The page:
5 unwritten golf-etiquette rules that need to be retired immediately
Golf is rich in history and tradition. It’s also rife with silly customs.
As a guardian of on-course niceties, the Etiquetteist is proud to defend time-honored codes of conduct — but only within reason.
At some point, even he must draw a line in the meticulously raked bunker sand.
In the service of common sense, here are 5 unwritten rules that are simply too stuffy, archaic or nonsensical to be held over golfers’ heads.
1. Drinks on you when you make an ace
It’s a crowning achievement, a cherry on the top of your amateur career. As your reward, every Tom, Dick and Nobody in the clubhouse gets to order top-shelf spirits, and you get a tab with a comma in it. The custom here should be the other way around.
2. No walking in your partner’s ‘through line’
Weekend golfers have many grandiose habits. The same deluded hacker who waits 20 minutes for a green to clear before topping his 3-wood from 350 yards is also apt to ask you not to walk in his “through line” — the line on the opposite side of the cup from where he’s putting. This would be funny if it weren’t so sad. First, unless you’re wearing metal spikes and carrying Shane Lowry on your shoulders, your footprints aren’t going to make the slightest scuff. Second, your playing mate is liable to leave his putt three feet short anyway.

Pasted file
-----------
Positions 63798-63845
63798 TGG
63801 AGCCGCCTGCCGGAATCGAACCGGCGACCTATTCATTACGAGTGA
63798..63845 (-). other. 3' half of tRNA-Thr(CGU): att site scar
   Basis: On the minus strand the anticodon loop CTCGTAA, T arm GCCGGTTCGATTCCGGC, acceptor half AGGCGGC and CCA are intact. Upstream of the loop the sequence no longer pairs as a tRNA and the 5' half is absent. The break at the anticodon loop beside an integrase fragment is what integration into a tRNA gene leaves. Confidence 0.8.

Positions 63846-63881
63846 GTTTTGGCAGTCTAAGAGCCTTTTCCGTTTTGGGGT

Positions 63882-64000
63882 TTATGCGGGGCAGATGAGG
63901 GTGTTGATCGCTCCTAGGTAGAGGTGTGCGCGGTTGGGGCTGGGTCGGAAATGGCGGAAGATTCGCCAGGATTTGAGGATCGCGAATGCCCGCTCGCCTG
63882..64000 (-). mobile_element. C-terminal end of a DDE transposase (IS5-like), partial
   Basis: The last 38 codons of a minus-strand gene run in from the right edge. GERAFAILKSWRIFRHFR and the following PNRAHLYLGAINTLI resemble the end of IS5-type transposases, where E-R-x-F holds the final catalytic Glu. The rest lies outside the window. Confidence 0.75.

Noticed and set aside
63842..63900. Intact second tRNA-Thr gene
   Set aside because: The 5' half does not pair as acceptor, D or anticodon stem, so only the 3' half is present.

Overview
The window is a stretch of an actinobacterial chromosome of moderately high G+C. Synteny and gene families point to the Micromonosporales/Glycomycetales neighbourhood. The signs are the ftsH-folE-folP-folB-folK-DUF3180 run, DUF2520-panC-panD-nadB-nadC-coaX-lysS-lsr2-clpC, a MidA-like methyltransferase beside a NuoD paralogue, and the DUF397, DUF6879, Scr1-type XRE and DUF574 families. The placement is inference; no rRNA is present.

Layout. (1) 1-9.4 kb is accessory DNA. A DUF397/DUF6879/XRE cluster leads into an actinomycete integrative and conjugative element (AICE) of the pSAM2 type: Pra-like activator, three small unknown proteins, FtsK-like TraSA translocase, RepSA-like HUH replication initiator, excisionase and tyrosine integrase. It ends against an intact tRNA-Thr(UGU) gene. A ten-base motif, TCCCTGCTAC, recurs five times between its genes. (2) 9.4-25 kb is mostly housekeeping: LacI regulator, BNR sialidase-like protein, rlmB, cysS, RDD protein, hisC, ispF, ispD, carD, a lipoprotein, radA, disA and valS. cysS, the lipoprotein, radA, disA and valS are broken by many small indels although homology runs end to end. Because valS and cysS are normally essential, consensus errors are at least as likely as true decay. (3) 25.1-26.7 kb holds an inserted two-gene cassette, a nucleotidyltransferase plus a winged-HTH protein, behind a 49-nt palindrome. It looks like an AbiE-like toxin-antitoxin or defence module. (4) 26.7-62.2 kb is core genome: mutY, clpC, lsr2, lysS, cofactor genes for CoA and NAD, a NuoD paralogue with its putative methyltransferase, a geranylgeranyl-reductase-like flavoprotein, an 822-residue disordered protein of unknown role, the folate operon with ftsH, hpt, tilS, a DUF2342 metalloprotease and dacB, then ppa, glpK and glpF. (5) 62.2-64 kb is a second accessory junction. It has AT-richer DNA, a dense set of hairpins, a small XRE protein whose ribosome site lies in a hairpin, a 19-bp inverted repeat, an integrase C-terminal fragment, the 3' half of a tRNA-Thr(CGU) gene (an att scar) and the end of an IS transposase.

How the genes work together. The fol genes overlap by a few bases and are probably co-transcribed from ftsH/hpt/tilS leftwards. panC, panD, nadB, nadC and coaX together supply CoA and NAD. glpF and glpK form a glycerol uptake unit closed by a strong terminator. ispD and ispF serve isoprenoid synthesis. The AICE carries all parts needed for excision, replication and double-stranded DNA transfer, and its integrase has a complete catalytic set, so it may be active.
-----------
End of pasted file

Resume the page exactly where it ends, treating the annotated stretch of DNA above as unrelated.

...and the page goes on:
3. No changing shoes in the parking lot
Pay no mind to those harrumphing Judge Smails-types who decry this harmless practice as déclassé. They’ve lost perspective. If, on the other hand, you start clipping your toenails, you’ve probably taken it a step too far.
4. Hats off to shake hands on the 18th green
With your putter in one hand and the flagstick in the other, you fumble around to remove your cap, dropping the other objects on the green in the process. And for what? So that the guy you played with can run his paw across his sweaty hat-less brow and give you a clammy shake? Removing your headwear also prevents you from offering the classiest gesture of them all: the hat tip.
5. No phones
As much as it might be appealing to ditch your phone for five hours, it’s rarely practical in our digital-mad world. So, as long as you’re not barking at your broker or holding up play, phones should be as acceptable as rangefinders, both on the course and in the clubhouse. But they should also be used in the same way — only when you really need them.